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Sri lakshminarayana temple in channarayapattana

Betteshwara Temple

Belaguli was once a place that developed into an agrahara. During the reign of Hoysala Ballala II i.e. It was established in 1210 by his Keshava Dandanayaka or Keshiraja and the temple was built. The temple here is a confluence of Hari-Hara. Because this temple is also known as Keshaveshwara just as it is popularly known as Betteshwara. Two large tanks named Lakshmisamudra and Keshavasamudra have been constructed in connection with the temple. It is a Dwikuta temple with keshava sanctum sanctorum facing south and Shiva temple facing east. The mandapa, which combines the two, is spacious and has many rotating pillars. It is remarkable that they do not resemble each other. Generally, Hoysala temples are built on verandahs. But the foundation of this temple started directly from the ground. There are two entrances to the Navaranga. The western sanctum sanctorum is square in shape.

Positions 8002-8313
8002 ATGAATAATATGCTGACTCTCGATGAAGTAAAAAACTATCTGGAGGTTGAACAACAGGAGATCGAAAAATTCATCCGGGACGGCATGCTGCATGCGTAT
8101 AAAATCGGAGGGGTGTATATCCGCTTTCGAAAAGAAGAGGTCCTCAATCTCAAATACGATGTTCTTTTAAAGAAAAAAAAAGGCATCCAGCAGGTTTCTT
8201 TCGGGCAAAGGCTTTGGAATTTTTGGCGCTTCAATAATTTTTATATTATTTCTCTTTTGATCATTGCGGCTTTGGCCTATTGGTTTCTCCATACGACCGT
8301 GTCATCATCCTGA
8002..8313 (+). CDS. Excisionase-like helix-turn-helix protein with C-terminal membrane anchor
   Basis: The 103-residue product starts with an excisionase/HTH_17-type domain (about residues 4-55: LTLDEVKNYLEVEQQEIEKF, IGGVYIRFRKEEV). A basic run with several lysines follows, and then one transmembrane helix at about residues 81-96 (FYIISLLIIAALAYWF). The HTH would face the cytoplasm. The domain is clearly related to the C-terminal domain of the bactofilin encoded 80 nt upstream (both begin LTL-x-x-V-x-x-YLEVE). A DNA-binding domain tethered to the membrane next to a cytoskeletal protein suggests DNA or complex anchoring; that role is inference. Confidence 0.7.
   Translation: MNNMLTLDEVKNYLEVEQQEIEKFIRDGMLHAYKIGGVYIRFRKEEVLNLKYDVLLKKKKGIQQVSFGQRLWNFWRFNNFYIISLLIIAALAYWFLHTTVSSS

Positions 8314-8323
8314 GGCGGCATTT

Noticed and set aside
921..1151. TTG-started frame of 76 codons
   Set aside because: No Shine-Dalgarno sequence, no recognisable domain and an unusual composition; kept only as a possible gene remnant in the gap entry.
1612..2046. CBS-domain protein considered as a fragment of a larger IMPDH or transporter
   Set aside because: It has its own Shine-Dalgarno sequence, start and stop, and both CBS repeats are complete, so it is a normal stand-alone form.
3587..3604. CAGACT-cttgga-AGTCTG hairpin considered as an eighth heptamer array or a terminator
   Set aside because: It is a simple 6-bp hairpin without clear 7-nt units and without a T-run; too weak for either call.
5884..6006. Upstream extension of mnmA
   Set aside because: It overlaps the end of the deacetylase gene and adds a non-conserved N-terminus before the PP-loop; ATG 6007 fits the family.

The gatekeepers at the Betteshwara gate are often not decorated. The four-armed idol of Lord Keshava is six and a half feet tall and in good condition. It is heartening to note that the size and beauty of the sculptures of Saraswati, Ganapati, Kartikeya and Parvati inside the temple are eye-catching and in good condition. The inscription on the porch is also beautiful. The outer wall of the temple shows simple linear pillars. The peaks created of mortar still survive. The structure around the make-up, which is not decorated with the faces of fame, seems to have simple panels.

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Betteshwara temple in channarayapattana

Also Read;